Mason bees actually sting, kind of
Yesterday I got my first sting of the season. That would not be remarkable except for one detail: the culprit was a mason bee. A mason bee! I have never before been stung by such a creature.
Ive been keeping mason bees for about seven years, and during early spring the area around my patio is black with them. With all the carrying on they do, you wouldnt even notice I have honey bees. Honey bees are always on a distant mission and they fly up and out. I only ever see them at the hive entrance. Mason bees, on the other hand, have an abbreviated foraging distance and do most of their work within several yards of their birthplace.
Not only are there lots of them in a small area, but they are quite chummy. By that, I mean they have no issues about being close to humans, very close, and they will often investigate your nose and ears as potential nesting sites. Talk about irritating.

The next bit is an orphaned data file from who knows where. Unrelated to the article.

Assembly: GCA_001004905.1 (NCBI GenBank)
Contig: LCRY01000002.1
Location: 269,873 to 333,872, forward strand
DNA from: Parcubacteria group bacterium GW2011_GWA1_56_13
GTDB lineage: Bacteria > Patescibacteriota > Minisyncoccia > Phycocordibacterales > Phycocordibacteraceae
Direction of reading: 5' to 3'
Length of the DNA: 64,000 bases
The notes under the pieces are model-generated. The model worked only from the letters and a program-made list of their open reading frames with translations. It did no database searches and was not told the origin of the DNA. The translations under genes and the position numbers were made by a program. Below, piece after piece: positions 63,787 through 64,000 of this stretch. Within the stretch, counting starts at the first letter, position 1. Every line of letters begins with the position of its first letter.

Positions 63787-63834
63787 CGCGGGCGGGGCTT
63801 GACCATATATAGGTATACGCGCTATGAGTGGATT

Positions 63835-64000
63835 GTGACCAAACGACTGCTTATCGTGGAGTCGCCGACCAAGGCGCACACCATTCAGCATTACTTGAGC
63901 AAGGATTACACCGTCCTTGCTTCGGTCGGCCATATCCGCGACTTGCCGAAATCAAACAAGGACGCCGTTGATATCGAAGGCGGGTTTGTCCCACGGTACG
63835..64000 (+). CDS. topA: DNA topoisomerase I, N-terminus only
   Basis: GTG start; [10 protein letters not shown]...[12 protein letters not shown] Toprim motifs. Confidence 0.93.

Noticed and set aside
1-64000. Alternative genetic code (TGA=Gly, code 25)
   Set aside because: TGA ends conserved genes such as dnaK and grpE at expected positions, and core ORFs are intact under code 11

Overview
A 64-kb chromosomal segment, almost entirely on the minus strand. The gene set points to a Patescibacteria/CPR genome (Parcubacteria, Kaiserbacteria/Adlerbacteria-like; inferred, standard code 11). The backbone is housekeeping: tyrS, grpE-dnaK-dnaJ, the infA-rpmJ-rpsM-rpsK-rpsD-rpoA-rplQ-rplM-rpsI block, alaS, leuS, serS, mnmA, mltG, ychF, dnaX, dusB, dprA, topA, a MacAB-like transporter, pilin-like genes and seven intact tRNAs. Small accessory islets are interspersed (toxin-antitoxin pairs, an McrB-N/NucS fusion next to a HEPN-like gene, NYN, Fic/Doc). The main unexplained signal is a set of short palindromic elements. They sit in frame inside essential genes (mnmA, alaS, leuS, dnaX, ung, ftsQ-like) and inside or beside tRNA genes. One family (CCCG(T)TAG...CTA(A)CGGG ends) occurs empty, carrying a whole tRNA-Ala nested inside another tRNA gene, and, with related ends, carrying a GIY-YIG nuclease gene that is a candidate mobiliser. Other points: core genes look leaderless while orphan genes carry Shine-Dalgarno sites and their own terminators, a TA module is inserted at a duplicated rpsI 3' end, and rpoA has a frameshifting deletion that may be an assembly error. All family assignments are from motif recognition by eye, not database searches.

Several species of mason bee live in my area and appear at different times of the year. The ones active now are the so-called orchard masons, Osmia lignaria. They appear about the same time as the orchard tree blossoms in the northern states and are quite content to pollinate them. But they are generalists and can also be seen on all types of flowers, including dandelions and flowering shrubs.
Image courtesy of honeybeesuite.com